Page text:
Most of us are not overseas missionaries, but we are not less bound to witness to those around us, believes Dr Lewis. The virtual world is a place we should be demonstrating a Christlike attitude too.
"To many, the church is a place full of smoke and mirrors, irrelevant, full of homophobic misogynists," she says.
Two people she thinks are doing a great job of demonstrating Christ online are the Archbishop of Canterbury, the Most Reverend Justin Welby, and Pope Francis, who are sharing their thoughts with thousands of people on Twitter (@ABCJustin and @Pontifex).
Whereas the physical church is always looking for ways to get out of the building to where the people are, digital media is about creating attractive content that brings people into the church's online spaces. Social media is a "pull media" rather than a "push media", she explains, and this means we have to get people's interest by what we post.
She points to her Facebook page as a good example of this. Posting the odd thought on church sermons alongside funny pictures and birthday wishes may not seem like a big deal, but three people came to church as a result of what she was posting, she says.
If we just "be ourselves, be interesting, be relevant, be honest", Dr Lewis continues, and if our whole life is influenced by Christianity, what we post will be evangelising in one way or another.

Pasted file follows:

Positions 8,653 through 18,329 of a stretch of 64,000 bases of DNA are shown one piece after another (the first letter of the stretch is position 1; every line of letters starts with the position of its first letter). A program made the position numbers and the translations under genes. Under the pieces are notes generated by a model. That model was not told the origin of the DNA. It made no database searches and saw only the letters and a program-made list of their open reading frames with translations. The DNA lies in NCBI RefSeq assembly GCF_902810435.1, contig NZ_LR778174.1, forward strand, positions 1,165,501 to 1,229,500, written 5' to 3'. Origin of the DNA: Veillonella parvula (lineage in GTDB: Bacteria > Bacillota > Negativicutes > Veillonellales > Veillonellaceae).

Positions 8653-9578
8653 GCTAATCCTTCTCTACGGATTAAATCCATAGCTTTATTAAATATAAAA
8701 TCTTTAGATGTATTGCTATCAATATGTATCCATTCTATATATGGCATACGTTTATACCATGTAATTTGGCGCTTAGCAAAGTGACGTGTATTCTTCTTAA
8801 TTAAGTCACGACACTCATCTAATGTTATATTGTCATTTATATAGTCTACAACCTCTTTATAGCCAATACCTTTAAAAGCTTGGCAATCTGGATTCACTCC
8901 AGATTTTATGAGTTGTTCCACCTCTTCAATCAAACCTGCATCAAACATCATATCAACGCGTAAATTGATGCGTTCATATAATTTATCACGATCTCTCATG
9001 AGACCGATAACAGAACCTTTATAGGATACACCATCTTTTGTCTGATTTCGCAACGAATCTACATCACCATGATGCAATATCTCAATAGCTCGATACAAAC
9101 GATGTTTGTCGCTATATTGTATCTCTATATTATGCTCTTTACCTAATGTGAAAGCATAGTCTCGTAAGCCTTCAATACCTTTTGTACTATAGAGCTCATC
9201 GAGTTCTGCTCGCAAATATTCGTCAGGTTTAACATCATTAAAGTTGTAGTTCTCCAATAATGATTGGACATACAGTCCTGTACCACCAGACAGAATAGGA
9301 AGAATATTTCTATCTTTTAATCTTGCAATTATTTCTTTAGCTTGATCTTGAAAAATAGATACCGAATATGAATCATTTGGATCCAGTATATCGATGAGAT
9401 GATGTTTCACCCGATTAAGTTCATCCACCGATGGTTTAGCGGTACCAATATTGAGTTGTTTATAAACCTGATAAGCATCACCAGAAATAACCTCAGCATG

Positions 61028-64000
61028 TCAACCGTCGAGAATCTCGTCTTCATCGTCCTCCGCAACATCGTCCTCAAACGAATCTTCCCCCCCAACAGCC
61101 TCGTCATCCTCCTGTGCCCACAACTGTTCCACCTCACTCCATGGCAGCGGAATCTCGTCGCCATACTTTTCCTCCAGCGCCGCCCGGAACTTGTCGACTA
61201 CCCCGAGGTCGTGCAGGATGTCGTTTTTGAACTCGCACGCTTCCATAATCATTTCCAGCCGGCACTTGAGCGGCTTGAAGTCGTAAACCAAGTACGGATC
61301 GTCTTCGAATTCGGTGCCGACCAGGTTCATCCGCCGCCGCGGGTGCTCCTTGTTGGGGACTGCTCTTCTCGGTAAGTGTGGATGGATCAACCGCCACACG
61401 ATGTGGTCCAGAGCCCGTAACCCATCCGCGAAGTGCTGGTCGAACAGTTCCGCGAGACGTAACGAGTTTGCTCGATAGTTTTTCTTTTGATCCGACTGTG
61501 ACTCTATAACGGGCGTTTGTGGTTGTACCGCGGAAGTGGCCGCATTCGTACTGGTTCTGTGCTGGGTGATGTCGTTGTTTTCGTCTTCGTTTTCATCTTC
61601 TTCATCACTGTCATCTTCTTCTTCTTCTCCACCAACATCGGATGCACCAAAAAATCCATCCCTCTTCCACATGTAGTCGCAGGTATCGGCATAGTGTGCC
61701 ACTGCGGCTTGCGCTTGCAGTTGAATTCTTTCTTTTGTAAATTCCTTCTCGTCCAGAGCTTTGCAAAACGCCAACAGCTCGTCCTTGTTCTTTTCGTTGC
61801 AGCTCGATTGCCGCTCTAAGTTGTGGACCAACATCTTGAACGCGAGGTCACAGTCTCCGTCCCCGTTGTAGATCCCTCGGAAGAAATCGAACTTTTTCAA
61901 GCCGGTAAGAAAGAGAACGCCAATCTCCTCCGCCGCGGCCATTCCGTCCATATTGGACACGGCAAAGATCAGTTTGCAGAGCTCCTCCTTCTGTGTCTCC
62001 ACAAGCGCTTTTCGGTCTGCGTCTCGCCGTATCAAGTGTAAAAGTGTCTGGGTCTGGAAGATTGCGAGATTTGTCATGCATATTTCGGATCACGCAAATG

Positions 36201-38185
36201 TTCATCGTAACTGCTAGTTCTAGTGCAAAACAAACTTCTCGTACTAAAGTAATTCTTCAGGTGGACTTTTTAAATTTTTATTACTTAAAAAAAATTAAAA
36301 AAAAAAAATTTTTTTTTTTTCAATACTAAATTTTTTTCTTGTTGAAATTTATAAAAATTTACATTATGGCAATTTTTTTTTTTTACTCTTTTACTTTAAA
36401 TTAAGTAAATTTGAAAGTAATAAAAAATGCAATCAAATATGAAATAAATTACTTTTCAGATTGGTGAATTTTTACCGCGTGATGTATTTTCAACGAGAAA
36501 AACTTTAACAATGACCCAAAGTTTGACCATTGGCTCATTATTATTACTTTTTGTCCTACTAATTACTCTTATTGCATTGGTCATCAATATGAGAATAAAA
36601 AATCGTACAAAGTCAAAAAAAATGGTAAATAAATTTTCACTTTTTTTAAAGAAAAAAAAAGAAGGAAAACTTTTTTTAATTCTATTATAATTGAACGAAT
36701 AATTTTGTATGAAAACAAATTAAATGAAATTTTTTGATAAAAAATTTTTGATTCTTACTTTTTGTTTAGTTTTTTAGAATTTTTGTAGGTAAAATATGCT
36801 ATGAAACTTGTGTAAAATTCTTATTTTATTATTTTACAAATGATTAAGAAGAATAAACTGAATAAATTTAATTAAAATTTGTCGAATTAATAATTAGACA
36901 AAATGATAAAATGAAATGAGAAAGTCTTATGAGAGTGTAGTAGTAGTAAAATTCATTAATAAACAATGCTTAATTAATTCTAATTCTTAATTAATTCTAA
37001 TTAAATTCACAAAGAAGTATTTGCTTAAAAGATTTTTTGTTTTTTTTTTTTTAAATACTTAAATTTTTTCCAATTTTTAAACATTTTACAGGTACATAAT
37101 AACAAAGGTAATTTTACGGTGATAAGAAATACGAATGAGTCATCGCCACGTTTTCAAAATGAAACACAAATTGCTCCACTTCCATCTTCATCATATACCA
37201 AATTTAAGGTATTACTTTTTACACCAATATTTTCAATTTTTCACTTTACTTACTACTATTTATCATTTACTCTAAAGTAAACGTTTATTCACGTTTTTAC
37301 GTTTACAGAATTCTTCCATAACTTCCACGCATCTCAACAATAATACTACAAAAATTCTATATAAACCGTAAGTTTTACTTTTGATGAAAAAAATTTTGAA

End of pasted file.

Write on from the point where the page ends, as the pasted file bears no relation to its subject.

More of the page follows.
"God is a communicating God so we should be communicating in the spaces where people are."
Ould agrees: "It's important for Christians to be where people are, and since most people are now online that's the place to be!"
But she stresses that churches have to see engagement with social media and the internet as more than "a bit of an add-on". Broadcasting Sunday sermons or updating websites with the latest church news once a week is not enough anymore and churches should consider social media as something "that can be brought in to augment what the church is already doing, to connect as part of a whole-community - in people's everyday lives through the week".
It's going to take time to get people involved and confident in using it, she admits, but being intentional and putting thought into the content is a good start.
"A church may decide to get to grips with Twitter. Talk about the kind of things you want to share on there, give someone responsibility for it, and let them focus on that for a couple of hours a day for e.g. three months, and see where it's making a difference."